Source: US Labor Department's Employee Benefits Security Administration to Re-Propose Rule on Definition of a Fiduciary, Release No. 11-1382-NAT, September 19, 2011.
SEC Announces Effective Date of Rule on Shareholder Director Nominations
The SEC issued a notice that an amendment to the shareholder proposal rule, Rule 14a-8 under the Securities Exchange Act, became effective on September 20, 2011. The amended rule will require companies to include in their proxy materials, under certain circumstances, shareholder proposals that seek to establish a procedure in the company's governing documents for the inclusion of one or more shareholder director nominees in the company's proxy materials.
The SEC originally adopted the amendment to Rule 14a-8 in August 2010, but stayed its effectiveness when an accompanying rule, Rule 14a-11, was challenged in federal court. Rule 14a-11 required companies to include shareholder nominees for directors in the company proxy materials. In 2011, the U.S. Court of Appeals for the District of Columbia Circuit struck down Rule 14a-11 in Business Roundtable and Chamber of Commerce of the U.S. v. Securities and Exchange Commission. The SEC decided not to seek a rehearing on Rule 14a-11 and lifted the stay on the amendment to Rule 14a-8, which had not been challenged.
The amendment to Rule 14a-8 prohibits companies, including investment companies, from relying on Rule 14a-8(i)(8) to exclude certain shareholder proposals from proxy statements. Rule 14a-8(i)(8) had allowed a company to exclude from its proxy statement a shareholder proposal relating to the nomination or election of a candidate to the company's board of directors or a procedure for such nomination or election. Under the amendment, shareholders will be permitted, under certain circumstances, to require companies to include in their proxy materials shareholder proposals that amend the companies' governing documents regarding nomination procedures.
Companies may still exclude certain shareholder proposals relating to board nominations. For example, companies can exclude proposals that disqualify nominees standing for election; remove a director from office before his or her term has expired; question the competence, business judgment or character of one or more nominees or directors; seek to include a specific individual in a company's proxy materials for election to its board; or otherwise could affect the outcome of the upcoming election of directors.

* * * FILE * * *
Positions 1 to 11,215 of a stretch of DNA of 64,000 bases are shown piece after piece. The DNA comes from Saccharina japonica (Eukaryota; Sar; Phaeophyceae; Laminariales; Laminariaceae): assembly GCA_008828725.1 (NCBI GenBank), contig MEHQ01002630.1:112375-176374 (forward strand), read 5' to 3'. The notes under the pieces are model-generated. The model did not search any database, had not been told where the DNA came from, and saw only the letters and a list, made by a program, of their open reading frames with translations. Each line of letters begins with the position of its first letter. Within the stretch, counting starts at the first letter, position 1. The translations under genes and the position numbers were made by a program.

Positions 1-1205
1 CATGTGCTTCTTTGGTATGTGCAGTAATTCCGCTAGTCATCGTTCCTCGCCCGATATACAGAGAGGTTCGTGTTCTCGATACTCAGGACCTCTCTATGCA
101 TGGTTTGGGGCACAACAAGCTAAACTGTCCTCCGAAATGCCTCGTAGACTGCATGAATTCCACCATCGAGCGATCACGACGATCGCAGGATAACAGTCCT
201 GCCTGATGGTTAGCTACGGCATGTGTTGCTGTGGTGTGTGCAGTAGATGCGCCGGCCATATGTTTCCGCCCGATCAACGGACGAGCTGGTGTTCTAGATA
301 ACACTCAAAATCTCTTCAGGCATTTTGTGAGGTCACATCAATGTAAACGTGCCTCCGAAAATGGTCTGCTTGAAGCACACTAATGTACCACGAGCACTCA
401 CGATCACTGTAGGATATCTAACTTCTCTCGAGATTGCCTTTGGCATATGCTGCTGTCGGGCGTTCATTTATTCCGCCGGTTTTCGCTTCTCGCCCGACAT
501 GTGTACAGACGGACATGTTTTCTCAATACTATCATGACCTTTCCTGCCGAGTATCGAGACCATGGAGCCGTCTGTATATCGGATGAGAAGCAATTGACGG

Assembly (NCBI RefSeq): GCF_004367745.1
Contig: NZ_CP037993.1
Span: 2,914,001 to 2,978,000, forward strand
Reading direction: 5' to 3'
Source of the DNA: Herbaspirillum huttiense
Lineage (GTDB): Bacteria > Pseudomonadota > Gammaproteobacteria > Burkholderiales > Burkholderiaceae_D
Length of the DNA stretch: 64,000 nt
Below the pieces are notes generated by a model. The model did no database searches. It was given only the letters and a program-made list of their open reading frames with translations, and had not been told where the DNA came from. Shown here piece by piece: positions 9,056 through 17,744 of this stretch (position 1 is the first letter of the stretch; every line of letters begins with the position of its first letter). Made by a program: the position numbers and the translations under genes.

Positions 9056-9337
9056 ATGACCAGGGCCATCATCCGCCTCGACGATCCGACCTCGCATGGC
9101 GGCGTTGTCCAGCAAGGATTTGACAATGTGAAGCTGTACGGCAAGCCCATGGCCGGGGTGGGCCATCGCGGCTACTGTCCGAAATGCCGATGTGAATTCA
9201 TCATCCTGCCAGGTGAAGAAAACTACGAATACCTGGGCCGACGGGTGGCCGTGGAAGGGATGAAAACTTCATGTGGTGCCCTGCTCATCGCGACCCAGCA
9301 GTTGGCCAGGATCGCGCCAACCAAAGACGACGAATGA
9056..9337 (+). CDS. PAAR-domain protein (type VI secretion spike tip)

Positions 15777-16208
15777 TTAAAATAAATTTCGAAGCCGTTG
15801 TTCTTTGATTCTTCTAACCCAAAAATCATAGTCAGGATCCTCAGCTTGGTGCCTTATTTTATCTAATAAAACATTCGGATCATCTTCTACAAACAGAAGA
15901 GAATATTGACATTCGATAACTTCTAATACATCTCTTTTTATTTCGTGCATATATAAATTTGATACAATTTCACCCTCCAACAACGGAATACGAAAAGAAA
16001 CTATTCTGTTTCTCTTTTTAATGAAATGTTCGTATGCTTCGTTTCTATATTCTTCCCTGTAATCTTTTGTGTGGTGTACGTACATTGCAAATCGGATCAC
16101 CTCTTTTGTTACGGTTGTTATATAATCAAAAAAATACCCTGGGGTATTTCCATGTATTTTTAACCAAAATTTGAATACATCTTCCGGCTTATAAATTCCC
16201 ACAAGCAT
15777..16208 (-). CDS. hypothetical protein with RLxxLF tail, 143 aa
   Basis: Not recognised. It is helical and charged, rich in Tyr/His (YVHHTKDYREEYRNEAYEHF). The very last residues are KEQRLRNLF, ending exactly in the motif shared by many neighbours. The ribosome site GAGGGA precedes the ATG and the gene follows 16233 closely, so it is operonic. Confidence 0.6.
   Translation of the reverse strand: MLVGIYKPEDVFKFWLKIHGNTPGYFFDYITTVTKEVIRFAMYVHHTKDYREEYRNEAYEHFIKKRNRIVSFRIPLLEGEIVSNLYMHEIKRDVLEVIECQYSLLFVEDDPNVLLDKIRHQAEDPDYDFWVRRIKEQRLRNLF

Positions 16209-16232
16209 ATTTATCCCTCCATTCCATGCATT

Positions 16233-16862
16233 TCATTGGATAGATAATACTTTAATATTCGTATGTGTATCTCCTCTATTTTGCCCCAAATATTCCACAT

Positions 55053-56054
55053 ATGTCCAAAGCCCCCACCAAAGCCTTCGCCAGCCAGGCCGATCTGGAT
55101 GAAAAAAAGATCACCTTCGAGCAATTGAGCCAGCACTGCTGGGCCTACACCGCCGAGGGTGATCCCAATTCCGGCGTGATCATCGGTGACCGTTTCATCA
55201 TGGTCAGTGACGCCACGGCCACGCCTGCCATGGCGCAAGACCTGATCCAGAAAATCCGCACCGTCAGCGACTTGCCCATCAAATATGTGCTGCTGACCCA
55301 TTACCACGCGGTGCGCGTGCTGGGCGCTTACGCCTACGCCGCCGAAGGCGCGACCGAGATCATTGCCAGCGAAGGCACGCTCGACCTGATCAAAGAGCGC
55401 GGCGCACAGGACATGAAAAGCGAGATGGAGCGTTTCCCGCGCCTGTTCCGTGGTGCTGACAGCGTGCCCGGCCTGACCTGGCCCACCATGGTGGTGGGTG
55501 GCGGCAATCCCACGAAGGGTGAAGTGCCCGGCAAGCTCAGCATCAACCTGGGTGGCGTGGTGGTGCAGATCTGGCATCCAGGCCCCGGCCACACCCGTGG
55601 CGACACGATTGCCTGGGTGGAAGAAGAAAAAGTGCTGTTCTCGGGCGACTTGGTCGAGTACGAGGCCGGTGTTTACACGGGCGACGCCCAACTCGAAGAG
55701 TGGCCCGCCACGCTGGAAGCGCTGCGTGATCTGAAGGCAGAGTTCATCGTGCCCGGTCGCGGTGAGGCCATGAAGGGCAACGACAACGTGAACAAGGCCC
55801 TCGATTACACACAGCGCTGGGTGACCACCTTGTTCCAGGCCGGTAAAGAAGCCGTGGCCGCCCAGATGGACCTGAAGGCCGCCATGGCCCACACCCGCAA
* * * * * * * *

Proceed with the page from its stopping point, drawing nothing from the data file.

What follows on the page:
Source: SEC Final Rule, Facilitating Shareholder Director Nominations, Release No. IC-29788, September 15, 2011.
SEC Proposes Rule Disqualifying Bad Actors From Rule 506 Offerings
The SEC has proposed amendments to Rule 506 under Regulation D of the Securities Act to set forth the "bad actor" (commonly known as "bad boy") provisions that could disqualify companies from relying on the rule, which is commonly relied on by companies offering securities to qualified investors in a private placement. The Dodd-Frank Act directed the SEC to adopt the amendments in order to prevent issuers from relying on the Rule 506 safe harbor if certain disqualified persons were involved in the offering.
As required by the Dodd-Frank Act, the SEC proposed disqualifications under Rule 506 that are substantially similar to the disqualifications found in other securities regulations. Persons covered by the bad boy provisions would include: issuers; directors, officers, general partners or managing members of issuers; beneficial owners of 10% or more of any class of the issuer's equity securities; promoters connected with the issuer; persons compensated for solicitation of purchasers in connection with sales of securities in the offering; and directors, officers, general partners or managing members of any such compensated solicitor. The disqualifying events proposed by the SEC in the rule amendment include:
- securities-related criminal convictions;
- securities-related court injunctions and restraining orders;
- final orders of a state securities commission, state insurance commission or state or federal bank, savings association or credit union regulator barring an individual from association with regulated entities or from engaging in securities, insurance or banking business or finding a violation of any law pertaining to fraudulent, manipulative or deceptive conduct;
- SEC disciplinary orders relating to brokers, dealers, municipal securities dealers, investment advisers and investment companies and their associated persons;
- suspension or expulsion from membership in, or suspension or bar from associating with a member of, a securities self-regulatory organization; and
- SEC stop orders pertaining to the filing of a registration statement or the suspension of an exemption.
The proposal includes a "reasonable care" exception. Under this exception, even if a disqualifying event exists, a company would not lose the benefit of the Rule 506 safe harbor if it can show that it did not know and, in the exercise of reasonable care, could not have known of the disqualification. The SEC also requested comment on whether the "bad actor" disqualifications should be applied uniformly to other exempt offerings under Regulation D, such as to Rule 504, and whether a uniform look-back period should be imposed for disqualifying events. For example, the SEC is considering whether a ten-year look back period should be imposed for all disqualifying events rather than five-year or ten-year look-back periods depending on the nature of the disqualifying event.
Source: SEC Proposed Rule, Disqualification of Felons and Other "Bad Actors" from Rule 506 Offerings, Release No. 33-9211,
May 25, 2011.